Second-year medical student Justin Berk received the American Medical Association Foundation’s National Leadership Award Monday at AMA’s 10th annual Excellence in Medicine Awards ceremony in Washington, D.C.
According to the event program, the award is presented to early-career physicians, medical students, residents and fellows who exhibit leadership qualities in community service, education organized medicine or public health.
Berk, an MD/MBA student from Amarillo, said 20 people received the leadership award.
“It’s the only AMA foundation award that recognizes students,” he said. “There is a similar or equivalent award for medical residents, for physicians, but this was the only student award that AMA foundation provides.”
The award was presented at the AMA National Advocacy Conference, Berk said, where the recipients participated in leadership training.
The participants, he said, developed skills involving topics ranging from advocacy to communication.
“There’s over 350 medical students that are coming just to learn about advocacy, just to check out the conference,” Berk said, “and then it culminates at the end of the conference where physicians and students will actually go to the Capitol and lobby for the AMA agenda.”
Berk said he found out about the award from AMA emails, and applied by submitting an application and resume and answering short answer questions.
Berk was notified by email of his receipt of the award, and he said he is honored to have the opportunity to receive the award and attend the conference.
“The award’s great,” he said, “but also just the opportunity to just enjoy the conference, to meet other people, to meet leaders in the health care field and to receive some advocacy training is a pretty big deal. It’s pretty awesome.”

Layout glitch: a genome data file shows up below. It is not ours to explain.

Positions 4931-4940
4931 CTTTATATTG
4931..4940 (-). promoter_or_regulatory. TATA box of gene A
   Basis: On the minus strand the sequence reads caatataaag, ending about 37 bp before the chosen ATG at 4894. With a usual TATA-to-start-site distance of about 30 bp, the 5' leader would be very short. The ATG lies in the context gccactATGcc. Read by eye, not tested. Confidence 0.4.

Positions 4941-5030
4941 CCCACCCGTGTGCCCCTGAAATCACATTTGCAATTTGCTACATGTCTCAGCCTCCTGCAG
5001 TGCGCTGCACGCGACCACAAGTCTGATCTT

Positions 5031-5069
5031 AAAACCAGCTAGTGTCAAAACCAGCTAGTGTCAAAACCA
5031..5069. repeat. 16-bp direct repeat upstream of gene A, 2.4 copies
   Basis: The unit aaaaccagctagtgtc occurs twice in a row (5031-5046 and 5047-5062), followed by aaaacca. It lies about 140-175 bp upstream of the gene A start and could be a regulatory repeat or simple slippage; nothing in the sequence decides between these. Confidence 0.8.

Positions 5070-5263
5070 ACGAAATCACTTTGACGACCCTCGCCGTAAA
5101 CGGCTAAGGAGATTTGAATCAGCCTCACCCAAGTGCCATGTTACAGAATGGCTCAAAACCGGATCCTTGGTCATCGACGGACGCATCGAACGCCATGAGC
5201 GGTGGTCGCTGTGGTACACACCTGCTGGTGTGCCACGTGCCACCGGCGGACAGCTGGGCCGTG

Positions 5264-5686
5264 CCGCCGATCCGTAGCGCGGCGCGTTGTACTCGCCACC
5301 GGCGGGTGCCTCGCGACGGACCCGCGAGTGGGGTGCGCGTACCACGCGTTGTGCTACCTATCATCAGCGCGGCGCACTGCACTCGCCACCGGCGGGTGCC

Dr. Tedd Mitchell, president of Texas Tech Health Sciences Center, said the award looked at the best up-and-coming medical students in the country and is more holistic because it looks at the future of medicine.
“For Justin, it’s obviously a huge accolade and something that will follow him for the rest of his medical career,” he said. “As he’s applying for residency programs, it will stand out. As he’s applying for any fellowship program, it will stand out as he’s applying for positions.”
Mitchell said the award gives the university the opportunity to showcase the success of students and allow others to take notice of the program.
Berk, he said, was admitted to several big medical schools and chose to come back to West Texas for school instead.
Mitchell said Berk has remained active with his academics and service since coming to medical school.
Berk said he is the student director of the Lubbock Impact/HSC Free Clinic, social chair of his class and vice president of the student AMA and Texas Medical Association chapter at Tech.
Berk graduated from Yale University with an undergraduate degree in political science, he said. He also received a master’s degree in public health from Yale School of Public Health before attending medical school.
Berk said he chose to pursue a master’s degree in public health because he was passionate about the topic and the idea of providing health care by improving health and the quality of life of people on a large scale like physicians do.
“I feel like anyone who’s ever seen a sick person, you know, that’s when people’s quality of life is lower than normal and you’re able to offer a lending hand,” Berk said.
After Berk graduates from medical school, he said he wants to participate in internal or family medicine where he can see patients, do clinical work and focus on public health.